The Shape of Love and Loss: Izumi Shikibu’s “Gojusshu waka” (五十首和歌, Fifty-Poem Sequence)


  • Roselee Bundy Prof Emerita, Kalamazoo college



This paper will examine the lesser known poetry of Izumi Shikibu (b. 976?). As a poet, she had an interest in composing (or at times assembling) sets of poems in novel formats, and through a number of them, summoning up an image of herself as a solitary woman, bereft of the care of family or a lover.   This paper proposes to examine two of these sequences of novel format: “Jūdai jusshu” (Ten Poems on Ten Topics) and “Gojusshu waka ” (Fifty-Poem Sequence).“Jūdai jusshu,” a less ambitious forerunner of “Gojusshu waka,” presents in ten poems on ten self-assigned topics the feelings of a woman dwelling alone without a lover, who fashions an image of herself within the poetic narrative of love, in particular that of the “waiting woman.”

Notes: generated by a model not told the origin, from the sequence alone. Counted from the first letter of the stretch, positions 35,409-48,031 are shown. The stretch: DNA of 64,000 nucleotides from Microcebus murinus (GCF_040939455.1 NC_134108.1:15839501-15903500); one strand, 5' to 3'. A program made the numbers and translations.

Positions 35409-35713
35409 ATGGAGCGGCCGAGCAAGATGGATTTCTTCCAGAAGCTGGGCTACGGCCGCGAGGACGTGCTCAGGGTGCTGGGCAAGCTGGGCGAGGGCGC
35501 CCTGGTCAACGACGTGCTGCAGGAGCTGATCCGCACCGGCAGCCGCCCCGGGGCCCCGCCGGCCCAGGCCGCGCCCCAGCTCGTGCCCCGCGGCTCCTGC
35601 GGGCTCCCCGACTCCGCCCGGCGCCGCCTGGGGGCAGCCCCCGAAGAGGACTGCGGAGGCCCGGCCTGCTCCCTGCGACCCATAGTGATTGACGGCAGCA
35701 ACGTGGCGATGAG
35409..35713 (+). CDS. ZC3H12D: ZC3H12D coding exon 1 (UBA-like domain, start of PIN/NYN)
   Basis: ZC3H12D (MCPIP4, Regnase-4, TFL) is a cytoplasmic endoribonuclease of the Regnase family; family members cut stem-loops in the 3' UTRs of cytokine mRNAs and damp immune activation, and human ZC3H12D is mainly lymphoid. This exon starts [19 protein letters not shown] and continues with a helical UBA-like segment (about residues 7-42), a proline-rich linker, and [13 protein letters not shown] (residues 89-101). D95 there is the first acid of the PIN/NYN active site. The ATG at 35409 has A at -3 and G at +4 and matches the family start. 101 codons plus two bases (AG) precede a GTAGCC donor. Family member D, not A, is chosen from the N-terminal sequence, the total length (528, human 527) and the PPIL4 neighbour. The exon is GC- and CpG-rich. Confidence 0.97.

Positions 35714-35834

I will argue that these two sequences show the integration of two forms of poetic production: the composition of novel formats of poems that became popular from the mid-tenth into the eleventh century and women’s tenarai, the solitary composition or copying of verses to express or explore their feelings, especially in times of emotional distress.  

Author Biography

Roselee Bundy, Prof Emerita, Kalamazoo college

Professor Emerita, East Asian Studies, Kalamazoo College.